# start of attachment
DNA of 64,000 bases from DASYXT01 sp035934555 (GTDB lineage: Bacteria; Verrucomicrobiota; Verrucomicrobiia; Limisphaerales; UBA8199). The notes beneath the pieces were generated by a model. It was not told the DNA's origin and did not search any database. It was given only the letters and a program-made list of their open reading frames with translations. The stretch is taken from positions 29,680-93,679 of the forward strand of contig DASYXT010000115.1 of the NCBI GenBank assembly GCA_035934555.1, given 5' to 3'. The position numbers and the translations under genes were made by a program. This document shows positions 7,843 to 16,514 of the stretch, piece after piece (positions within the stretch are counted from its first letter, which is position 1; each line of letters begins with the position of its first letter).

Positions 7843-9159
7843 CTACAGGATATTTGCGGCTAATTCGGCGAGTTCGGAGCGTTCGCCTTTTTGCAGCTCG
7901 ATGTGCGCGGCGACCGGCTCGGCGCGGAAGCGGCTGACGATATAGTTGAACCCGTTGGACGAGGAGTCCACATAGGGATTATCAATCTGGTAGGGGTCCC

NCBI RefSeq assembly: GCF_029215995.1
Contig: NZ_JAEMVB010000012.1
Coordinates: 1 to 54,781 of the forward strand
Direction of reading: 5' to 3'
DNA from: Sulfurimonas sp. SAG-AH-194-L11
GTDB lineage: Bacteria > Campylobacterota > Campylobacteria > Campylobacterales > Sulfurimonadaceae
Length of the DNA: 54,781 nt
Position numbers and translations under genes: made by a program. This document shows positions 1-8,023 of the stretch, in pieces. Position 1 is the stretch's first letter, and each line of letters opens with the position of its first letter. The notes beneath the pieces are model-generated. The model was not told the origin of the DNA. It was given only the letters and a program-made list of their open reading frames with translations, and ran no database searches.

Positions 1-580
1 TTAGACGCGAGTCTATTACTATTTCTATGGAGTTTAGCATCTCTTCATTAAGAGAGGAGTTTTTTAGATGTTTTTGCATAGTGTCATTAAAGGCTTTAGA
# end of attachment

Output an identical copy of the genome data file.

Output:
DNA of 64,000 bases from DASYXT01 sp035934555 (GTDB lineage: Bacteria; Verrucomicrobiota; Verrucomicrobiia; Limisphaerales; UBA8199). The notes beneath the pieces were generated by a model. It was not told the DNA's origin and did not search any database. It was given only the letters and a program-made list of their open reading frames with translations. The stretch is taken from positions 29,680-93,679 of the forward strand of contig DASYXT010000115.1 of the NCBI GenBank assembly GCA_035934555.1, given 5' to 3'. The position numbers and the translations under genes were made by a program. This document shows positions 7,843 to 16,514 of the stretch, piece after piece (positions within the stretch are counted from its first letter, which is position 1; each line of letters begins with the position of its first letter).

Positions 7843-9159
7843 CTACAGGATATTTGCGGCTAATTCGGCGAGTTCGGAGCGTTCGCCTTTTTGCAGCTCG
7901 ATGTGCGCGGCGACCGGCTCGGCGCGGAAGCGGCTGACGATATAGTTGAACCCGTTGGACGAGGAGTCCACATAGGGATTATCAATCTGGTAGGGGTCCC

NCBI RefSeq assembly: GCF_029215995.1
Contig: NZ_JAEMVB010000012.1
Coordinates: 1 to 54,781 of the forward strand
Direction of reading: 5' to 3'
DNA from: Sulfurimonas sp. SAG-AH-194-L11
GTDB lineage: Bacteria > Campylobacterota > Campylobacteria > Campylobacterales > Sulfurimonadaceae
Length of the DNA: 54,781 nt
Position numbers and translations under genes: made by a program. This document shows positions 1-8,023 of the stretch, in pieces. Position 1 is the stretch's first letter, and each line of letters opens with the position of its first letter. The notes beneath the pieces are model-generated. The model was not told the origin of the DNA. It was given only the letters and a program-made list of their open reading frames with translations, and ran no database searches.

Positions 1-580
1 TTAGACGCGAGTCTATTACTATTTCTATGGAGTTTAGCATCTCTTCATTAAGAGAGGAGTTTTTTAGATGTTTTTGCATAGTGTCATTAAAGGCTTTAGA